The Ordinance imposes “certain requirements on Redevelopment Projects that fall within its purview, including a Project Labor Agreement (‘PLA') and Apprenticeship Program.” (Id. ¶ 12.) A PLA is defined as “a pre-hire collective bargaining agreement between a Labor Organization and the City of Newark or a Developer, as the situation dictates, that contains at a minimum the requirements set forth” throughout the Ordinance. (Id. ¶ 13.) Some of the requirements for a qualifying PLA include:

A. A guarantee that there will be no strikes, lock-outs or other similar actions.
B. Set forth effective, immediate and mutually binding procedures for resolving jurisdictional and labor disputes arising before the completion of the work.
C. A provision to bind all contractors, and subcontractors on the project in all relevant documents, including bid specifications.
D. Evidence that each contractor and subcontractor working on the project has an Apprenticeship Program.
E. A requirement that twenty (20%) percent of the labor hours required shall be performed by Apprentices and that one hundred (100%) percent of the Apprentices shall be Newark residents. . . .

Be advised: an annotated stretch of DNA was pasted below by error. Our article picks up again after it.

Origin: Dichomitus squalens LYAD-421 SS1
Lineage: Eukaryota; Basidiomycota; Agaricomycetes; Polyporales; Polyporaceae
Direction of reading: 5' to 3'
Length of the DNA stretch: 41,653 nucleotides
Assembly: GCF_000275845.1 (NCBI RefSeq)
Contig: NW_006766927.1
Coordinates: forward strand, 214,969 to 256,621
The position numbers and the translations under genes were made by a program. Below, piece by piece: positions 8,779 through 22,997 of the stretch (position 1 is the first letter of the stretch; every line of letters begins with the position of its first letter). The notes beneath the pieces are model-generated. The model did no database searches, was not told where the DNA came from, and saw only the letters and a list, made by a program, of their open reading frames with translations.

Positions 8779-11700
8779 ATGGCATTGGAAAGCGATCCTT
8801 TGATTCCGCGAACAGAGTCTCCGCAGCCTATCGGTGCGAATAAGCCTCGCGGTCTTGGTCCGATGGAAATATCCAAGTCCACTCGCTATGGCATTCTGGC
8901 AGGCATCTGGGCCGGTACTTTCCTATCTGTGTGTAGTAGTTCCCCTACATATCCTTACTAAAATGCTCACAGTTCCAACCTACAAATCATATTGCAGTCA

G. State that contractors and subcontractors need not be a party to a Labor Agreement with the applicable labor organization other than for the project covered by the Project Labor Agreement . . . .

(Id. ¶ 14.)

The Ordinance defines an “Apprentice” as “a worker who participates in a Federal Apprenticeship Program and receives benefits and pay not less than those received by an apprentice.” (Id. ¶ 15.) An “Apprenticeship Program” means an “apprenticeship program providing to each trainee combined classroom and on-the-job training under the direct and close supervision of a highly skilled worker . . . and registered by the Bureau of Apprenticeship and Training of the U.S. Department of Labor and meeting the standards established by the Bureau.” (Id.) Lastly, Section 2:4-22D.5 permits Newark to undertake the following remedies if a Developer fails to comply with the Ordinance: (1) suspend or terminate the contract, grant, subsidy agreement or tax abatement agreement in question; (2) for public construction projects, debarring the Developer, Contractor or Subcontractor from eligibility for future City contracts; and (3) such other remedies available at law or in equity. (Id. ¶ 16.)